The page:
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On Facebook: Readers respond to service dog’s death

July 12, 2013 

Carrboro police are investigating the death of this golden retriever named Worthy, who was being trained to be a service dog when he was left in a car with the windows rolled up and later died.

PICASA — Courtesy of Charlene Hayes

You can read and comment on more local news on my Facebook page ( on.fb.me/MNNNsH). Here’s a post from last week.

Monday, July 8: The death of a service dog named Worthy left in a car with the windows rolled up has generated strong interest. Several readers have called for the removal and/or prosecution of the Eyes Ears Nose and Paws program director who left him in the car. The case perplexes. The agency does good work; we have covered their graduation ceremonies and spoken to grateful clients. At the same time, EENP charges $20,000 per dog. A spokeswoman say they are reviewing procedures. What do you think should happen next?

Here is what some of you said:

Barbara Rich: Is this a criminal offense? Certainly cruelty to animals. Lack of judgment or compassion should be viewed separately from the good the organization does.

Frances Henderson: I think it was a tragic accident and the EENP board should be left to handle this. I admire the personnel and the program.

Todd Melet: I think the free market will handle this, and they will see funding dry up if the director does not leave right away.

Hope Ullman: The director needs to leave the agency for good and face the appropriate legal punishment. A helpless animal died a cruel, horrible death. Also, why $20,000 per dog? That strikes me as incredibly excessive.

Chris Marthinson: This happens not just to dogs. Sometimes the result is a murder charge; other times folks just shrug, depending on the mood of the prosecutor and the social station of the mother or father. It is an accident by any definition.

Barbara Rich: It may be an accident in that the outcome was not intended. It’s probably not a malicious act, but any way you look at it, this is negligence – responsibility abdicated.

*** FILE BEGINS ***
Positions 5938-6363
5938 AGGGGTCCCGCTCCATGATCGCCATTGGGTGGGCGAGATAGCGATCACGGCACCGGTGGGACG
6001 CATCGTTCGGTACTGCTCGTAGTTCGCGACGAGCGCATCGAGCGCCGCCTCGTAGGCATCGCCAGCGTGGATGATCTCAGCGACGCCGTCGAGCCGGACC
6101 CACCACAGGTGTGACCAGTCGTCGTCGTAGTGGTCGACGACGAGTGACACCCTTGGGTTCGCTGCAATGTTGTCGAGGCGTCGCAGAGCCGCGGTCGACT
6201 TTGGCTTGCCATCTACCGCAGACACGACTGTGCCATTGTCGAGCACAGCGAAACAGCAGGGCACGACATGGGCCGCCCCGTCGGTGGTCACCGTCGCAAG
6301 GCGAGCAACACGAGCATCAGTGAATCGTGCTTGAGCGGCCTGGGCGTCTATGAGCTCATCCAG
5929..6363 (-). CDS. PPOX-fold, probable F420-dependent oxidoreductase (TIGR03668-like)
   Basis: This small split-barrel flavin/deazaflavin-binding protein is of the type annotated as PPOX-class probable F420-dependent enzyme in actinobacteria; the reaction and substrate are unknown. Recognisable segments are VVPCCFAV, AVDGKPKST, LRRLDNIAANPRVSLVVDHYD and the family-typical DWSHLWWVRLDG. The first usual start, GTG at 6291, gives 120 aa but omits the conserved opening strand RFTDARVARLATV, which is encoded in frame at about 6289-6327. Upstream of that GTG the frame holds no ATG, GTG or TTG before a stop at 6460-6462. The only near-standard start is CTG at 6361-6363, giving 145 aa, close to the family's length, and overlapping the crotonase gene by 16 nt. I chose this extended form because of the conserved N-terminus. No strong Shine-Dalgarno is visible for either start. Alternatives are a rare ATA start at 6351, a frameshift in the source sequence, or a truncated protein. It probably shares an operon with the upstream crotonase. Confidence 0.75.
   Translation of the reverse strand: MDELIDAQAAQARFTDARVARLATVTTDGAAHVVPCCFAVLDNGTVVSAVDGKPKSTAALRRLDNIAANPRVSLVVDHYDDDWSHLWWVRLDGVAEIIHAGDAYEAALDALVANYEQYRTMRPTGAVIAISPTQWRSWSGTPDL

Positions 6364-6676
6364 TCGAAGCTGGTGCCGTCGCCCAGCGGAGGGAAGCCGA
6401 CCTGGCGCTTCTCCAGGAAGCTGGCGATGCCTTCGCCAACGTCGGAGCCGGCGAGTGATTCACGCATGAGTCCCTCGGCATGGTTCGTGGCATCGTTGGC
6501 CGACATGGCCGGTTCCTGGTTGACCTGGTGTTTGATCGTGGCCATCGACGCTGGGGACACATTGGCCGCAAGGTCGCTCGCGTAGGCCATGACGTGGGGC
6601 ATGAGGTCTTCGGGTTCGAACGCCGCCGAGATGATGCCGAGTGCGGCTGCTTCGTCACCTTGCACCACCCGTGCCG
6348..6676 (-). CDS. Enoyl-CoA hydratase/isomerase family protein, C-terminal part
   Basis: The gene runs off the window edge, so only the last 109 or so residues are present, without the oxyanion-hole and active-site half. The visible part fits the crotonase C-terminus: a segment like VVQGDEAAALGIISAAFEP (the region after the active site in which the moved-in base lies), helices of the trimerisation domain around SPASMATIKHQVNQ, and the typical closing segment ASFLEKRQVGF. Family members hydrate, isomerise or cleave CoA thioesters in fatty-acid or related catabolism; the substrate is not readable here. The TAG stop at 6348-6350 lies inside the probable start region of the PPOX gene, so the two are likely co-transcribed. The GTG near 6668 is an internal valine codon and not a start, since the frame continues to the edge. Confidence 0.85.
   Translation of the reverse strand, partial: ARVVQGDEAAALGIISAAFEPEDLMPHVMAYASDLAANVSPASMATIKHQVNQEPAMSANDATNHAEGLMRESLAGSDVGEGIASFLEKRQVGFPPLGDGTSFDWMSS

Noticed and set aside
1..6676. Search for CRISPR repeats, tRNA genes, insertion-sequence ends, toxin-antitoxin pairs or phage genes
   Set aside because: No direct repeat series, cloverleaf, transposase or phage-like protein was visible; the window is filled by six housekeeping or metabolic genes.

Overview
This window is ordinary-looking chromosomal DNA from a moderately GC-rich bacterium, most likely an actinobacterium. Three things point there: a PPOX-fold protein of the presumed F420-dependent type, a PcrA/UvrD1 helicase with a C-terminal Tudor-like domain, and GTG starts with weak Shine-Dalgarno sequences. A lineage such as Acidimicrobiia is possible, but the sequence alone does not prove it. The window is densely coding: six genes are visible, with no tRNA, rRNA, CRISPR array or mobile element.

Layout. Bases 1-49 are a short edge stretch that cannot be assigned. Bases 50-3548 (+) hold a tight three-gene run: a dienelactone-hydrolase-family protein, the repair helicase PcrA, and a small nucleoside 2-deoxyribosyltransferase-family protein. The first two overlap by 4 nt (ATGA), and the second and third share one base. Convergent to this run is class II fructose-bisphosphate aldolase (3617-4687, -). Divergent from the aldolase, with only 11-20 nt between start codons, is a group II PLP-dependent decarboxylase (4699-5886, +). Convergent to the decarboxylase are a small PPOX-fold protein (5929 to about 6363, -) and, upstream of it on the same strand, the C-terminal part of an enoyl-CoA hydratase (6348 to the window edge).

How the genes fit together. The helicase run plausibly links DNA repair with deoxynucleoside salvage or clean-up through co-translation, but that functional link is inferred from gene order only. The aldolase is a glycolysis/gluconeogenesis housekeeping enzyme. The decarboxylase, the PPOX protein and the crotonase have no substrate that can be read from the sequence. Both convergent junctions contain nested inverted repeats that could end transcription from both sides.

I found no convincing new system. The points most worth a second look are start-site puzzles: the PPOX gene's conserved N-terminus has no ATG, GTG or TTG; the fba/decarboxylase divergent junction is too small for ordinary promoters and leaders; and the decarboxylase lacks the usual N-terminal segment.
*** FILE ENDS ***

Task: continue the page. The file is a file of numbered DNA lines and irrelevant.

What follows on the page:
Suzanne Haff: I don’t understand how the director could forget this. But ... perhaps she can personally train and give away a couple of her trainees to needy people who cannot afford to pay the fees.

Cynthia R. Greenlee: I can’t even begin to understand why someone would leave a dog in a car (during) a “transitional process” (Editor’s note: EENP says Cunningham placed the dog in the car so he wouldn’t see the woman who had raised him, who was coming in for a meeting.) Anyone with an animal, one iota of common sense, and humanity would not do this. It is doubly incomprehensible from someone who has spent time training service animals. This is Animal Care 101.

Tee Sally: California law is such that if you see a dog in a car you can break the window to get it out. We need that law in NC. I call the police for dogs in cars. Chapel Hill police get there in no time flat.

Sally S. K. McIntee: I agree. We should be able to break a window to save a life. Even in winter sun in NC, it can get very warm in a car. ... I think we should go on the assumption that people make mistakes and appreciate it when someone else saves their pet. It could discourage people from taking their pet in the car on errands, too, which I think is a good thing.

Laura Wenzel: I have volunteered with EENP and found the staff to be very conscientious and devoted to the dogs, the clients, and the important work they do. This obviously was an accident, and I’m sure the staff are grieving and probably questioning everything they do. I would not want to be in their place and feel for them.

Schultz: 919-932-2003

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